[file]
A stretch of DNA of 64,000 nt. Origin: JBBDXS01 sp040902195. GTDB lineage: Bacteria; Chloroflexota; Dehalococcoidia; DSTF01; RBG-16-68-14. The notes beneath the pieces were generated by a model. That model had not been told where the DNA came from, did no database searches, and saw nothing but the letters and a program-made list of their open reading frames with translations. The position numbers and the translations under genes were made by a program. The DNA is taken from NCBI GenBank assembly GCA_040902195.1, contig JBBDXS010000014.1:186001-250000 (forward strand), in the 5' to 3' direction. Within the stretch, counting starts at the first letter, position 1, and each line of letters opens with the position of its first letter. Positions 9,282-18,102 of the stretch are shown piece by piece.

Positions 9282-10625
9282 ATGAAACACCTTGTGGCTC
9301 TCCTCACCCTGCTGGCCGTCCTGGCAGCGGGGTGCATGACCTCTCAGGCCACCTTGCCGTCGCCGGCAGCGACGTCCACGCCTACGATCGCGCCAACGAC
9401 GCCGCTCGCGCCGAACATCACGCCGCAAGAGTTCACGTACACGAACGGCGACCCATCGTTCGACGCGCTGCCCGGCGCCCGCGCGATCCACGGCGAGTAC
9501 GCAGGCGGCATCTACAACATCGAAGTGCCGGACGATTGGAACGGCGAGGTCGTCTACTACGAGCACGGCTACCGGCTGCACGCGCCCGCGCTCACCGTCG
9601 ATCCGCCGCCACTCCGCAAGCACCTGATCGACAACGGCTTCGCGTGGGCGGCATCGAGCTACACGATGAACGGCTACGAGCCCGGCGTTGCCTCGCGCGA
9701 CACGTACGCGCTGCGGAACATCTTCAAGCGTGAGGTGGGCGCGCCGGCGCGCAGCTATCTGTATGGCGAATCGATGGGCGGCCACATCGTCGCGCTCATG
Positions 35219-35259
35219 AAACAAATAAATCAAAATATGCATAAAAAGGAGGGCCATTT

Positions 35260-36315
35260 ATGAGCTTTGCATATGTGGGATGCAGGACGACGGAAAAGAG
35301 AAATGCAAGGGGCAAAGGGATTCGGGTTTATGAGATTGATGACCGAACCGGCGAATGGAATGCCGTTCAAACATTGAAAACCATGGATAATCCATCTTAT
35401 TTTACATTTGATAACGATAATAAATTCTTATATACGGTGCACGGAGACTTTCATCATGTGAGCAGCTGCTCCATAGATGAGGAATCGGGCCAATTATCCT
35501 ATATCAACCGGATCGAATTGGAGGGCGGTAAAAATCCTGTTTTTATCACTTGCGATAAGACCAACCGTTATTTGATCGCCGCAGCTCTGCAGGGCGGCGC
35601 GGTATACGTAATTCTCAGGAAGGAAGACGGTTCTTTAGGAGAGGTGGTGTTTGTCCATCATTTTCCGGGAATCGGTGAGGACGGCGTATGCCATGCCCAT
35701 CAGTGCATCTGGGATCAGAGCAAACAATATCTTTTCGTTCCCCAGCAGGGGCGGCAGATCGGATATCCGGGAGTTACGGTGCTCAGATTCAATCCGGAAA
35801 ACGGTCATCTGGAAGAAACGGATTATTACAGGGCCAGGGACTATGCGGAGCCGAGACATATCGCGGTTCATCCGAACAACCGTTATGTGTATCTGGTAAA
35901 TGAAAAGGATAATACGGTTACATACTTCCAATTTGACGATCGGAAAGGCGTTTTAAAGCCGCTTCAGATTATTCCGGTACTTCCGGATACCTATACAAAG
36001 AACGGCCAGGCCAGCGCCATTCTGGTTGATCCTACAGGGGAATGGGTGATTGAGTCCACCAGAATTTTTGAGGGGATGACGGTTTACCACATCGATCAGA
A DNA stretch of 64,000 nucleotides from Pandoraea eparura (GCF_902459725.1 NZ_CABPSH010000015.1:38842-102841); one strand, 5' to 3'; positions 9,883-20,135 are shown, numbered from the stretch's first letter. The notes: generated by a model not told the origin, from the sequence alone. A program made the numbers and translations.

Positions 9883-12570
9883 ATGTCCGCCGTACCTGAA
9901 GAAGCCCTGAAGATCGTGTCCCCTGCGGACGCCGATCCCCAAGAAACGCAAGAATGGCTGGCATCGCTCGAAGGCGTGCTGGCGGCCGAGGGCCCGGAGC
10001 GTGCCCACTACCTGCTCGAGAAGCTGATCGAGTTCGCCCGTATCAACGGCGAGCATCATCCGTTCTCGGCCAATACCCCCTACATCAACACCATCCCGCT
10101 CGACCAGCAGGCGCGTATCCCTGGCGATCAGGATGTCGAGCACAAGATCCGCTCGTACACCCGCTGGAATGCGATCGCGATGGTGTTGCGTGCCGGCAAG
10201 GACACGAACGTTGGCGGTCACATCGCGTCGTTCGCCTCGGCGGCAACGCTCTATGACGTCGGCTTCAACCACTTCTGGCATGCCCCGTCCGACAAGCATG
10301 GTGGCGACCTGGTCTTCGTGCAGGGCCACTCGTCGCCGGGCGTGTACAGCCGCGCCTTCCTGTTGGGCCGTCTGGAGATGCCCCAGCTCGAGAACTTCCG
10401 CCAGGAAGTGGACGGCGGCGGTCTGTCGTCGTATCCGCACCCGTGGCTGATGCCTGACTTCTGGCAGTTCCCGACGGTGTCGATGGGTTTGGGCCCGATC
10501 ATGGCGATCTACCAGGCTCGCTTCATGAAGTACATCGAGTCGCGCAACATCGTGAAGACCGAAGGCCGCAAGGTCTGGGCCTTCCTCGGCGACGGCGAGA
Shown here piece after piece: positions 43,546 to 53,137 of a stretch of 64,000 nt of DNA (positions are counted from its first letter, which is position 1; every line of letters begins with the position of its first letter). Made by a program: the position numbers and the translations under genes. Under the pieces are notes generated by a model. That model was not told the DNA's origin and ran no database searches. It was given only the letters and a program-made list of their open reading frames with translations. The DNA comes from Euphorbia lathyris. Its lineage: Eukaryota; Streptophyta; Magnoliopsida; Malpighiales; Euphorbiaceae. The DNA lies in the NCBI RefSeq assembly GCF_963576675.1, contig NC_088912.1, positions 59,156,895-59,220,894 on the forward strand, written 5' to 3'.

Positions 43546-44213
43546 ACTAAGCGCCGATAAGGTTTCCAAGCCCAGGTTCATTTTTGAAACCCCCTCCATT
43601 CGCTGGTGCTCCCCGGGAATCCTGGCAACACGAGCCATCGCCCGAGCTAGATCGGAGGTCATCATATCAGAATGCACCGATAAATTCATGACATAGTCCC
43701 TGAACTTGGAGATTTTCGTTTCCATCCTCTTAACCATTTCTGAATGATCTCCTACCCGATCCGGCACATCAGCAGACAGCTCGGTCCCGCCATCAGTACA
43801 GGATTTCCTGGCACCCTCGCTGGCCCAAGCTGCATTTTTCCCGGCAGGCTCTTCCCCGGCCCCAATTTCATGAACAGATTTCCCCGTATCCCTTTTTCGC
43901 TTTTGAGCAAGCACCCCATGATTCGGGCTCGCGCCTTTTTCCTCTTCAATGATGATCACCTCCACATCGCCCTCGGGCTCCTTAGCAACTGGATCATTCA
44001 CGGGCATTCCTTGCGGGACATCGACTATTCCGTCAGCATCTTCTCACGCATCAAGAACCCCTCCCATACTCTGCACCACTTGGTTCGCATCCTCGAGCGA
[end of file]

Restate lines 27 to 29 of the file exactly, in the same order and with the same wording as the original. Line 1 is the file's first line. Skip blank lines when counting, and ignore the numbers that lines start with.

10201 GACACGAACGTTGGCGGTCACATCGCGTCGTTCGCCTCGGCGGCAACGCTCTATGACGTCGGCTTCAACCACTTCTGGCATGCCCCGTCCGACAAGCATG
10301 GTGGCGACCTGGTCTTCGTGCAGGGCCACTCGTCGCCGGGCGTGTACAGCCGCGCCTTCCTGTTGGGCCGTCTGGAGATGCCCCAGCTCGAGAACTTCCG
10401 CCAGGAAGTGGACGGCGGCGGTCTGTCGTCGTATCCGCACCCGTGGCTGATGCCTGACTTCTGGCAGTTCCCGACGGTGTCGATGGGTTTGGGCCCGATC